Rewatch – Star Wars: The Clone Wars

Star Wars: The Clone Wars is a 2008 animated Star Wars series, which takes place between Episode 2: Attack of the Clones and Episode 3: Revenge of the Sith. The series follows Obi-Wan Kenobi, Anakin Skywalker, and his new Padawan, Ahsoka Tano, as they navigate all of the action and politics that come with a war lasting 3 years.

Joining our heroes is an impressive and ever-growing legion of supporting characters, but perhaps the most interesting are the clone troopers. Voiced by Dee Bradley Baker, many are given their own personality with slight vocal changes and various physical expressions. Perhaps the most iconic is Rex, who serves as Anakin’s second-in-command, and friend and mentor to Ahsoka. It’s hard to describe just how much justice this series did for the clones, but they really did. There are many who are just standard copies, but the show makes clear there some who strive for more individuality, and Dee Bradley Baker has his work cut out for him, sometimes leading whole episodes alone while voicing a variety of clones with slight differences.

Along with expanding the role of the clones, significant insight is presented not only as to how the Jedi train and operate, but also as to what the Force is and how it operates. A trio of episodes beginning with season 3’s Overlords expands on the mythology of the Force from the movies so much that it’s practically redefined entirely.

The show ran for 5 seasons, was picked up by Netflix who rescued its final canceled season, and then given yet-another final season by Disney+. 7 seasons in, is the show done? It’s anyone’s guess! But one thing is for sure, the animation improves dramatically every season.

If you’re new to Star Wars, Star Wars: The Clone Wars is a great jumping on point. You’ll definitely want to check out the movies after, and I have a recommendation on the viewing order. Star Wars animation doesn’t end with Star Wars: The Clone Wars. There’s also Star Wars Rebels and Star Wars Resistance, both excellent as well. Ahsoka returns in Star Wars Rebels, and she makes her live action debut in season 2 of The Mandalorian. And, coming soon, don’t miss the continuation of Ahsoka’s story in her own series, and Obi-Wan Kenobi in his.

Star Wars: The Clone Wars is a fun and fulling ride from start to finish. You can stream Star Wars: The Clone Wars on Disney+, or buy all but the last season on Apple TV for $29.99 per season, so maybe just watch it on Disney+.

Rewatch: The Dresden Files

The Dresden Files is a 2007 supernatural detective series based on the book series of the same name. The series follows wizard Harry Dresden as he continues to get caught up in supernatural mysteries throughout Chicago, anything from finding a lost item to busting a necromancer’s life insurance fraud.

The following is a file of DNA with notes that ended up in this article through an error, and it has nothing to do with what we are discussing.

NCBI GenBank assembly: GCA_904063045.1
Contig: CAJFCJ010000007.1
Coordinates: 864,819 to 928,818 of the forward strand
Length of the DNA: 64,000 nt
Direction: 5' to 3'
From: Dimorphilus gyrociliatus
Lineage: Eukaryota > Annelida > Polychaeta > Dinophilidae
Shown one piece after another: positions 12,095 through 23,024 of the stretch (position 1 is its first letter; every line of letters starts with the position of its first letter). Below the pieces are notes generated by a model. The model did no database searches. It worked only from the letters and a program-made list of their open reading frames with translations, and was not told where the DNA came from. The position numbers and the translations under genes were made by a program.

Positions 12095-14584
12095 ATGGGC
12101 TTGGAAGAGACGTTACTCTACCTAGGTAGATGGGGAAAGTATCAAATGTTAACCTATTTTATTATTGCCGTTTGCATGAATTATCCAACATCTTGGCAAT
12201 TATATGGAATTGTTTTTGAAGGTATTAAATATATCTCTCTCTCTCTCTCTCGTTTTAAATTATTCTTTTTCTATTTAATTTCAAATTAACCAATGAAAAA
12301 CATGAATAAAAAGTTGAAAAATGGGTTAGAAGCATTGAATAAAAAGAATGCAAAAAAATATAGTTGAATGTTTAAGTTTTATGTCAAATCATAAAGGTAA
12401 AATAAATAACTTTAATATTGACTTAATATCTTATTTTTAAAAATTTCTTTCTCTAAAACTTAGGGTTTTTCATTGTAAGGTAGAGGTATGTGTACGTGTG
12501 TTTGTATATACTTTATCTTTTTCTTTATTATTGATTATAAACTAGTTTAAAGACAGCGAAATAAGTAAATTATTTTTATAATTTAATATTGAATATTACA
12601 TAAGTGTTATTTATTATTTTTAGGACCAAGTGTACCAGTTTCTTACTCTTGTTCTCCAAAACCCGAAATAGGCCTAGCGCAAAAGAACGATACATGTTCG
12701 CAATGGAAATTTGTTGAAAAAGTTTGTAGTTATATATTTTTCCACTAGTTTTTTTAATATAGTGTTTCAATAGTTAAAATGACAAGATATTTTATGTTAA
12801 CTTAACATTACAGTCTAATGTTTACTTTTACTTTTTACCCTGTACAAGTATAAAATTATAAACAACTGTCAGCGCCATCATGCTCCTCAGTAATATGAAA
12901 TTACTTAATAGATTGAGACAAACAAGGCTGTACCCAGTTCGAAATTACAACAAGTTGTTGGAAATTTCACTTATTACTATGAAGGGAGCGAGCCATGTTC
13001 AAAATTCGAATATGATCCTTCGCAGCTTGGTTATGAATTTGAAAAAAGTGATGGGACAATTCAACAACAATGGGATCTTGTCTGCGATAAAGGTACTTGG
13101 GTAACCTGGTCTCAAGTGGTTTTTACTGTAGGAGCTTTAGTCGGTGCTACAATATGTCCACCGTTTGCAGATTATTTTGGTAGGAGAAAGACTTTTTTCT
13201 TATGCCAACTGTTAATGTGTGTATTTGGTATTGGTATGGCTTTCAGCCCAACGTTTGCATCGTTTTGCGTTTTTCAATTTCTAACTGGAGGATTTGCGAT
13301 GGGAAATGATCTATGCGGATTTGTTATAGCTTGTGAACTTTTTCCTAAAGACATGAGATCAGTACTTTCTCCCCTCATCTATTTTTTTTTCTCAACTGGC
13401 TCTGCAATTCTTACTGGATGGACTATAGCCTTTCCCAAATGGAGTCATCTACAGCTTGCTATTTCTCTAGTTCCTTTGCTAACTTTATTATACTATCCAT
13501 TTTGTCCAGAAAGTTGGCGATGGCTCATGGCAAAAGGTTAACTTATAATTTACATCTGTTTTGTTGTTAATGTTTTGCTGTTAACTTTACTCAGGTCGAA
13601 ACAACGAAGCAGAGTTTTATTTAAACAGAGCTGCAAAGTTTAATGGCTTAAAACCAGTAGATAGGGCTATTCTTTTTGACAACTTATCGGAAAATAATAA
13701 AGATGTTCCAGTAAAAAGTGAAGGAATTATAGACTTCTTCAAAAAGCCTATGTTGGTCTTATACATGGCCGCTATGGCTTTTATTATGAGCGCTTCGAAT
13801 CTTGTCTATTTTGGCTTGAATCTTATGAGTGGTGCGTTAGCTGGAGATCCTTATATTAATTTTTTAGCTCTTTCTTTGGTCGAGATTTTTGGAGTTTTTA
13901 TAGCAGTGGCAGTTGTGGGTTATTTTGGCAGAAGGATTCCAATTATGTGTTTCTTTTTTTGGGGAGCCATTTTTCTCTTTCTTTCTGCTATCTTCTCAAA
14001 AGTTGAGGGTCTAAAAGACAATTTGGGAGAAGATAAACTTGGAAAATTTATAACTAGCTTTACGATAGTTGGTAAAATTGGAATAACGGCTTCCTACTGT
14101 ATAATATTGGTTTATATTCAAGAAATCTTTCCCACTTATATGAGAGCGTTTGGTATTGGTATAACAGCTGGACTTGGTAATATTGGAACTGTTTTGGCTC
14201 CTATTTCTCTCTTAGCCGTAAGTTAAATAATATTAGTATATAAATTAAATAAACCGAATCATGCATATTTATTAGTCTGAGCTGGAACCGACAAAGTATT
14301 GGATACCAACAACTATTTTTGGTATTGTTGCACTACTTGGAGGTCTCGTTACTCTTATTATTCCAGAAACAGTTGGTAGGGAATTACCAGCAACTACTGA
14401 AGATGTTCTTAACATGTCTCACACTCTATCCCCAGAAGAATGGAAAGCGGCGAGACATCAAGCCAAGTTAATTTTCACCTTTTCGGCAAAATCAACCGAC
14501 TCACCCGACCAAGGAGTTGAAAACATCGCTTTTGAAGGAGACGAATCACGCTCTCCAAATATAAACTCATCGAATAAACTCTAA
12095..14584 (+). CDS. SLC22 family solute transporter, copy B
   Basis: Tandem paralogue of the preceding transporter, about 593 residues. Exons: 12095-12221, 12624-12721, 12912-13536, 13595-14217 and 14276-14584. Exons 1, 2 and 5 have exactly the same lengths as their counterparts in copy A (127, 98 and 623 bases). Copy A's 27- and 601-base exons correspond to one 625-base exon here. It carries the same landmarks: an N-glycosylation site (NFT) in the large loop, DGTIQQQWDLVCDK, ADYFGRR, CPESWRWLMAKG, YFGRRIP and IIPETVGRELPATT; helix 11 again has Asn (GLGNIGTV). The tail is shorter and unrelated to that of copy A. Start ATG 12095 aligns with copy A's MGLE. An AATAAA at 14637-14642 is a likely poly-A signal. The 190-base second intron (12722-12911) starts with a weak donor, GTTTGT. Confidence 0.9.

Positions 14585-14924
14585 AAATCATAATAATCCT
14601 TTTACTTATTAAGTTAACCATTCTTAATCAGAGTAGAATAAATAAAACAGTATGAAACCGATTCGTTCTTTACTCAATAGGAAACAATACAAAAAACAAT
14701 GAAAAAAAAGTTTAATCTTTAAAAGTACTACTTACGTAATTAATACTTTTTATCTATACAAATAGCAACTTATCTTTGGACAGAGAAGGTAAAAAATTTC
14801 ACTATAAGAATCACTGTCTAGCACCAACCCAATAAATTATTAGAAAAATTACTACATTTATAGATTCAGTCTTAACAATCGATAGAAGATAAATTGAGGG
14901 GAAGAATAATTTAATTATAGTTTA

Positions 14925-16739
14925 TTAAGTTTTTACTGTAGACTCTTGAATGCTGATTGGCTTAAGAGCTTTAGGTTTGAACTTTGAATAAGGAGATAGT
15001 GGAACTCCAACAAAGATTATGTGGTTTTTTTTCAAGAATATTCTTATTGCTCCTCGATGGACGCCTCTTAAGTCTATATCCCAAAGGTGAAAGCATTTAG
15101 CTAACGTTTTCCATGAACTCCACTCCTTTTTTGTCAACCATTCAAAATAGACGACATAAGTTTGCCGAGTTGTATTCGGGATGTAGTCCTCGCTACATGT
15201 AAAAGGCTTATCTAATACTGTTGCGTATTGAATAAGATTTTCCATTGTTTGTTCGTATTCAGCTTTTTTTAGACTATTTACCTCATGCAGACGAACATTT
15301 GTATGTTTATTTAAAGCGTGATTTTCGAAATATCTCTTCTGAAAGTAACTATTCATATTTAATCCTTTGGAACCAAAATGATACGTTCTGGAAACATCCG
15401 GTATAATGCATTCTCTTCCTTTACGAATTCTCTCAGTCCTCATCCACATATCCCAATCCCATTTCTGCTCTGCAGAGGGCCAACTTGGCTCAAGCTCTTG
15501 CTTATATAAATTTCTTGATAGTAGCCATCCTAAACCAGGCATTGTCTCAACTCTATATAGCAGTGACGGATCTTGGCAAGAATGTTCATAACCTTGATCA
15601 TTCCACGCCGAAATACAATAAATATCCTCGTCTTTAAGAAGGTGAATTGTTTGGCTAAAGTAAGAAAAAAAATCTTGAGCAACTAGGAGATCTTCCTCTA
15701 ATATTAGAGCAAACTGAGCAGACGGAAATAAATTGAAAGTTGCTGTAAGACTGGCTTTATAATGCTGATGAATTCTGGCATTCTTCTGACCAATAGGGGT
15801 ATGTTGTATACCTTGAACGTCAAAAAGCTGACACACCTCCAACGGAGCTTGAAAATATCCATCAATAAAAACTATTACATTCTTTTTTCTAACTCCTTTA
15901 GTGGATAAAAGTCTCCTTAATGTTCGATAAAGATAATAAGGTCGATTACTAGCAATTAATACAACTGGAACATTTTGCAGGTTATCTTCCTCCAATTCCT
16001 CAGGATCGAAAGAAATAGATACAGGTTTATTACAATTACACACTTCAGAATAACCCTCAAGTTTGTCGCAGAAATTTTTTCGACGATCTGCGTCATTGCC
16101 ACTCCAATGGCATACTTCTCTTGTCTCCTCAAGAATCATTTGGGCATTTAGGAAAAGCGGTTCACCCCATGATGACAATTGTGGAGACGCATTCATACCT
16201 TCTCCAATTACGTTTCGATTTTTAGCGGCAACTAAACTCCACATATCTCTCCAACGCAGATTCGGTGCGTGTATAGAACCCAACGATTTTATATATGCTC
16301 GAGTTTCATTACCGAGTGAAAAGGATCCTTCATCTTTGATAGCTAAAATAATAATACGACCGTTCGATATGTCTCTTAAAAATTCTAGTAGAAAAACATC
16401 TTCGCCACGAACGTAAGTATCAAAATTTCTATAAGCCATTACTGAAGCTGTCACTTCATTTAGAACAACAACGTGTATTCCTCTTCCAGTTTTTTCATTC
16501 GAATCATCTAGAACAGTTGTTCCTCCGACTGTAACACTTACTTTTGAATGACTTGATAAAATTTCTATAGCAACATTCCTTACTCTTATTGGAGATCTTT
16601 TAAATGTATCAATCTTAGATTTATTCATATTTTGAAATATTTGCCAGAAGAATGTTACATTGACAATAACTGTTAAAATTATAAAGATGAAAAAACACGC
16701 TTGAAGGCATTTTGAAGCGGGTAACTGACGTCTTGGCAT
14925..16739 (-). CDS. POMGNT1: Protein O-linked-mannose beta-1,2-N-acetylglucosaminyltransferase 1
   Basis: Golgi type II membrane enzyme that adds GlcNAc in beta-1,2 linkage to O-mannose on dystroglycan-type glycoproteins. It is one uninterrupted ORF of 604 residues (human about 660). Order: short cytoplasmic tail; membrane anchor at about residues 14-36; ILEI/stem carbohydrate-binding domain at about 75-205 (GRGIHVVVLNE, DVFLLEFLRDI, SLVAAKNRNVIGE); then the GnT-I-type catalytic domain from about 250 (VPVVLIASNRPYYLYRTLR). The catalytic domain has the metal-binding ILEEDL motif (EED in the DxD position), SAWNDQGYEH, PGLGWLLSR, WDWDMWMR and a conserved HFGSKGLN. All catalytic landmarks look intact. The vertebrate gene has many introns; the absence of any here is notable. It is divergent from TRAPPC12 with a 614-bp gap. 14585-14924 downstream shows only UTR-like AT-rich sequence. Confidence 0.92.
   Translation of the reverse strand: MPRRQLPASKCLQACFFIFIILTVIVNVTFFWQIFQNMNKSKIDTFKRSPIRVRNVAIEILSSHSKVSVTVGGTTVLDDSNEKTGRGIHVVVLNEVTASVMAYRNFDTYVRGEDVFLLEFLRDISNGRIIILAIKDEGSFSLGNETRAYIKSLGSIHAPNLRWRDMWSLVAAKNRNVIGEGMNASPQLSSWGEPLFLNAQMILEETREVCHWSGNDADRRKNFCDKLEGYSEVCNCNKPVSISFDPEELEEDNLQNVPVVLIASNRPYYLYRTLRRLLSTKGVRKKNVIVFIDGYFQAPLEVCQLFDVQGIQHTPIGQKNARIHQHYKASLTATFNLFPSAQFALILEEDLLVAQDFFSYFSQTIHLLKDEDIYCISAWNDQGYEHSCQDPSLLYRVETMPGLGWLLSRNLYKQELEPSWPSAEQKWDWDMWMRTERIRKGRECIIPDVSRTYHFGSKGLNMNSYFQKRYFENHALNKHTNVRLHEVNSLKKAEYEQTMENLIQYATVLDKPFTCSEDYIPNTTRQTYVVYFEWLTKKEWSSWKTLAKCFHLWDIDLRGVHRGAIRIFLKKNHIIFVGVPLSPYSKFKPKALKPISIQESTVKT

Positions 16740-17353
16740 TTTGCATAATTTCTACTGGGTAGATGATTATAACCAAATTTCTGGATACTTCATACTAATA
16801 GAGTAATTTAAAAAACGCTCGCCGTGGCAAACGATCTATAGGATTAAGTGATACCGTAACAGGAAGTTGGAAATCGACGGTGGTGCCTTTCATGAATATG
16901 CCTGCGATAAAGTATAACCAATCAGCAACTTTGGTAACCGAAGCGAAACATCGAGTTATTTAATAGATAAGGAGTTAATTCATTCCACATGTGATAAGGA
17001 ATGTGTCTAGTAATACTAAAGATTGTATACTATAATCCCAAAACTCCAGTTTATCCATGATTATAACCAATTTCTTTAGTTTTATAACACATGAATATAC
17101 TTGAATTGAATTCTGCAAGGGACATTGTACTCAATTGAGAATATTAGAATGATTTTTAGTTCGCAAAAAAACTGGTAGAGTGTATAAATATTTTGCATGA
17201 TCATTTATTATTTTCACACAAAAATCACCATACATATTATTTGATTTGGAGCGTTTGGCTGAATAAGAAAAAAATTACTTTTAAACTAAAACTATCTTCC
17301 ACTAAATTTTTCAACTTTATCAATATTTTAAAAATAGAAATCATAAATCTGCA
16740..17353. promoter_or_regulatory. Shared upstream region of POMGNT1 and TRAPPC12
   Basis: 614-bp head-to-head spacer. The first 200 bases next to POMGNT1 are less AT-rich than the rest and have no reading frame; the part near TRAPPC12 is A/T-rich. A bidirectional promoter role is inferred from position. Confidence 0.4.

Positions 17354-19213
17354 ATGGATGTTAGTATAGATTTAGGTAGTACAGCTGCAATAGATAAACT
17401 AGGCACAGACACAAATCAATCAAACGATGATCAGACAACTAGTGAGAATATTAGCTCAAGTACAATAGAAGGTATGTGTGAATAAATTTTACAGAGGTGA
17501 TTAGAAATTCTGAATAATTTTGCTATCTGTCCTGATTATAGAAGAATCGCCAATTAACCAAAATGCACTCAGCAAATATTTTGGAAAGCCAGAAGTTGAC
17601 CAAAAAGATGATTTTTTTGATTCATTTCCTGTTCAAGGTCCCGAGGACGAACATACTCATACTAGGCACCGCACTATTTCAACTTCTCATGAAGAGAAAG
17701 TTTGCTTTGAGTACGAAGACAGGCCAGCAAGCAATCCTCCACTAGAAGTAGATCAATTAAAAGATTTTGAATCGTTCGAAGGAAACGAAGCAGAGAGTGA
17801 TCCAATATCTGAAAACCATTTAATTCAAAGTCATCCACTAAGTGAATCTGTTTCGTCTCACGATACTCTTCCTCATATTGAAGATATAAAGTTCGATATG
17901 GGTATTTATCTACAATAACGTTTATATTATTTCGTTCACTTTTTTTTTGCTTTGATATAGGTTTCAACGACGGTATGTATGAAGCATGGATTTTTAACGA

If you love noir-style detective stories and magic, this is a must-watch series! Narration throughout really makes things easy to follow, especially if you decide to just jump into the middle of the show or watch it out of order. There’s not much character growth, but the characters are all pretty much grown as it is, a benefit of jumping out of a well-established book series. The mystery starts, great characters resolve it, you have fun. What more could you ask for?

Paul Blackthorne stars as Harry Dresden, a talented wizard and noir-style detective type who works as a consultant for the police when they need a “difference perspective” on very unusual cases. Valerie Cruz stars as Lt. Murphy, the only police officer who can stand Harry, and thus often his only source of case work. Terrence Mann stars as Bob, the ghost of an ancient sorcerer cursed to spend eternity bound to his skull, and Harry’s teacher. Conrad Coates stars as Donald Morgan, one of the wizards in charge of policing other wizards, and one who isn’t particularly fond of Harry.

If you know the stories, the actors definitely don’t look the part, but they play their parts to perfection. If you go on to read the books, it’s easy to hear their voices delivering the lines, because they just are these characters. Blackthorne’s Dresden is sloppy, distracted, showy, and focussed and powerful when he needs to be. Cruz’s Murphy is curt, direct, and always focussed on the case at hand. Mann’s Bob is arrogant yet caring, a teacher anyone would be happy to have. Coates’s Morgan is the perfect mix of direct, powerful, and kind when he wants to be.

Sadly, the series only ran for 12 episodes before being canceled, which is a shame, because it’s an absolutely wonderful show to just sit back and relax with. Fortunately, it doesn’t end on a cliffhanger, and if you want more, you can always read the books.